Family: Where Life Begins & Love Never Ends
Family: Where Life Begins & Love Never Ends
I knew I wanted to be a parent my whole life. In my mid-30’s, I realized it wasn’t going to happen “naturally”. Once I decided to adopt, I waited 3 ½ years as a single mom to adopt through the state/ foster care system. During that waiting period, I took any/every class I could ﬁnd and read every book suggested about caring for special needs children. After that long wait, a representative for the state foster/adoption program told me that there was not a very good chance for me to adopt as a single parent – because the level of needs for kiddos adopted through the state programs was SO great, they believed two parent families were the best ﬁt for their kids.
Of course I was devastated. I felt I had wasted 3 ½ years of my life waiting for something that was never going to happen. However, that truth opened the door for me to realize I should pursue an open adoption through a local, private adoption agency. And, because of the multitude of training I had received to prepare for a special-needs child, I was quickly selected by a birth mom to adopt her baby. The birth mom was a developmentally delayed special needs young adult, so the agency knew her baby would most likely have special needs, too. Within two weeks of meeting the birth mom (who we refer to as a “tummy mommy”), my son was born via emergency C-section, 6 weeks early. Welcome Gabriel! He had a very rough start. His cord wrapped around his neck twice; he had to be resuscitated and he spent several days in the NICU.
Gabriel stopped breathing a few times in the ﬁrst week after arriving home, and has suffered seizures since birth. He developed life-threatening food allergies at 6-months old following an anaphylactic reaction to baby formula. Gabriel was diagnosed with a Sensory Processing Disorder and “likely” ADHD at age two. We also suspected Asperger’s or high functioning autism (though we are still awaiting a deﬁnite diagnosis). Gabriel has deﬁnite behavioral, emotional, social and learning delays, and has received services through the local Educational Services District (ESD). He was placed on an IFSP and it transferred to an IEP when he started kindergarten. Gabriel received occupational therapy for several years, and continues to receive hippotherapy.
Just prior to Gabriel entering kindergarten, we were approached by ‘a friend of-a-friend’ in the community who asked if we would be interested in adopting again. The family disclosed that the baby was exposed to drugs and alcohol throughout the pregnancy, so delays should be expected. We agreed to an open adoption through an adoption attorney. Welcome Samuel! Thankfully, Samuel’s entry into this world was much less medically-challenging. Samuel has been diagnosed with global developmental delays and is receiving services from the local ESD, as well as physical therapist for problems with his walking.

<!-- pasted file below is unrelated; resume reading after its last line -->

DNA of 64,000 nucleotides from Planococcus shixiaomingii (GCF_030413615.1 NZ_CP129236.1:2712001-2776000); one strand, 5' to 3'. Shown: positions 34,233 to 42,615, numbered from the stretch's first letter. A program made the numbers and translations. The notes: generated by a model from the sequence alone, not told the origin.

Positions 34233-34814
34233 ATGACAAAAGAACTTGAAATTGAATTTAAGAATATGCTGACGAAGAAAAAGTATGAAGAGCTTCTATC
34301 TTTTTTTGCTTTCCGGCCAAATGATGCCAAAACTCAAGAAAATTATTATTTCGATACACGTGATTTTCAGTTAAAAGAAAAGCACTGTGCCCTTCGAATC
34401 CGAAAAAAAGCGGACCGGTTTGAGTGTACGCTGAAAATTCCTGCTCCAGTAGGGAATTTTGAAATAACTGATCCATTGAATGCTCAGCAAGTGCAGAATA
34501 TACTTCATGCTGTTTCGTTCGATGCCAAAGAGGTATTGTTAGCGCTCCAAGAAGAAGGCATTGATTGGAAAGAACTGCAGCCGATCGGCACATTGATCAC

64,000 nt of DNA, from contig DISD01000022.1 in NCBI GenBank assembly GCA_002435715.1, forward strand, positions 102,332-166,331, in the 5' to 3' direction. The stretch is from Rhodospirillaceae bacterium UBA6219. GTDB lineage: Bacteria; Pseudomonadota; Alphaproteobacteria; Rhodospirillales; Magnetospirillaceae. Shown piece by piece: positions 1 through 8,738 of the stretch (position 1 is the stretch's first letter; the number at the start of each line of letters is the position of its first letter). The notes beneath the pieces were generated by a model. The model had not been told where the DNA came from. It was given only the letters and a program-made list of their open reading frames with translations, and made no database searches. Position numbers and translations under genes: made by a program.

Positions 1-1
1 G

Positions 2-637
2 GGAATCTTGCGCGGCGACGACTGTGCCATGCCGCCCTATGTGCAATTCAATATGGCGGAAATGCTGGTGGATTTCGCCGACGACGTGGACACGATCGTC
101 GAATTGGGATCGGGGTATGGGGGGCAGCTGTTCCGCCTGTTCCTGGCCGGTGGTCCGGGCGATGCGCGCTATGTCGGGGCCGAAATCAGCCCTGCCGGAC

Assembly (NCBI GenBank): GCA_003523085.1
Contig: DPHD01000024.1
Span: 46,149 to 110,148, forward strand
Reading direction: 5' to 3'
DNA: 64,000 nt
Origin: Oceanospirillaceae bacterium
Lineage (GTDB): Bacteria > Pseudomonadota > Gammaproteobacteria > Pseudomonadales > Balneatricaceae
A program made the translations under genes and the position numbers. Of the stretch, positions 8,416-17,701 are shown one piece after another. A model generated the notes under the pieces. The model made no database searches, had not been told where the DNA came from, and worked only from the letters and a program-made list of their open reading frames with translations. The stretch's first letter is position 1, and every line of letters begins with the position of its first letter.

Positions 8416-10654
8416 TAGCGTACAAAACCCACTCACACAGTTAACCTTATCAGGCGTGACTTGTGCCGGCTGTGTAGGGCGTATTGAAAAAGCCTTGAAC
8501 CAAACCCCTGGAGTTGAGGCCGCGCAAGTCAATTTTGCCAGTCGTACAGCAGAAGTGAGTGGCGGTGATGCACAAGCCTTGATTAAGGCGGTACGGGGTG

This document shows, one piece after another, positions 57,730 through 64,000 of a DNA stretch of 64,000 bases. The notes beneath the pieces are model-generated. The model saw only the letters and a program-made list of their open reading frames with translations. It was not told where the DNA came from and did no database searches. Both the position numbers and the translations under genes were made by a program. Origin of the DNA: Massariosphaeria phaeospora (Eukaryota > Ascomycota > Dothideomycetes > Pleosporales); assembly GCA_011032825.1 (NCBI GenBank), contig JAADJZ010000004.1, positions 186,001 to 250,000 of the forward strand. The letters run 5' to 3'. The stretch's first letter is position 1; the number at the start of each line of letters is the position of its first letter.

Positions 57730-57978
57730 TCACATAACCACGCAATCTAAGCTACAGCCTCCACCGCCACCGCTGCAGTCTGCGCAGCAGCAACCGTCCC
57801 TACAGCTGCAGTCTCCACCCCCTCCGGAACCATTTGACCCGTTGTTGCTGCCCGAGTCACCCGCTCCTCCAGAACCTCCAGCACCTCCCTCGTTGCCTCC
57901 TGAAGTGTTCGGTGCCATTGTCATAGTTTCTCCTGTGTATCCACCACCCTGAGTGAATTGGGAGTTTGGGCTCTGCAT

Gabriel has been attending a Special Education program for kiddos like him through our local public school programs, and has recently transitioned into ﬁrst grade. Samuel is attending a daycare program where he receives a lot of stimulation and interacts with peers, which has greatly aided in his development.
It has been quite challenging over these past six years! Would I change it? NOT A CHANCE! I never realized how MUCH love I could have for such tiny beings! My sons are a joy to be around, and every day is a fantastic new adventure! Special needs kiddos take A LOT OF TIME and PATIENCE. While I work full time, my work schedule has afforded me the ﬂexibility to make the myriad doctor and therapy appointments that my sons both require. I was always told “God will Bless you with the RIGHT child for you”. Even though the initial waiting period was SO hard, that has long since been forgotten. I am ever grateful and blessed to be a mom of two fantastically wonderful special needs kiddos!
10 THINGS TO CONSIDER WHEN ADOPTING CHILDREN WITH SPECIAL NEEDS
- Determine what kind of special need you could be comfortable with: physical disability; emotional challenge; sibling group, etc…
- Is your home able to accommodate a child with physical limitations?
- How much patience do you have? Do you recognize that feedback from the child/ren may be slow in coming?
- Are you prepared to recognize that the child you are adopting has a past that you have to consider as you are parenting him/her?
- Have you discussed the prospective adoption with your partner, your children, or your extended family? Are they comfortable with the adoption and prepared to be supportive?
- Are you involved with a religious or other community group that can offer support?
- How well is your lifestyle suited to a child with special needs? Are you and/ or your partner working outside the home? What kind of ﬂexibility do you have at work?
- Are you prepared to seek and use the services you will need? Psychotherapy? Special education services?
- How supportive is your adoption agency? Will it direct you to the services you may need?
- Are you open to connecting with a parent group or other parents of children with special needs?
There is no “ideal” parent. Many kinds of people can successfully parent a child with special needs. We welcome single people, members of the LGBT community and those who themselves have a disability. The most important attributes of prospective parents include the ability to love, to have a capacity for patience and to see the potential in every child. We believe that there are no unwanted children…just unfound families. Since 1972, the National Adoption Center has created families for more than 23,000 children. For more information visit www.adopt.org
Photoes courtesy Heidi B.Photography – www.heidibphotography.com
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This post originally appeared on our November/December 2014 Magazine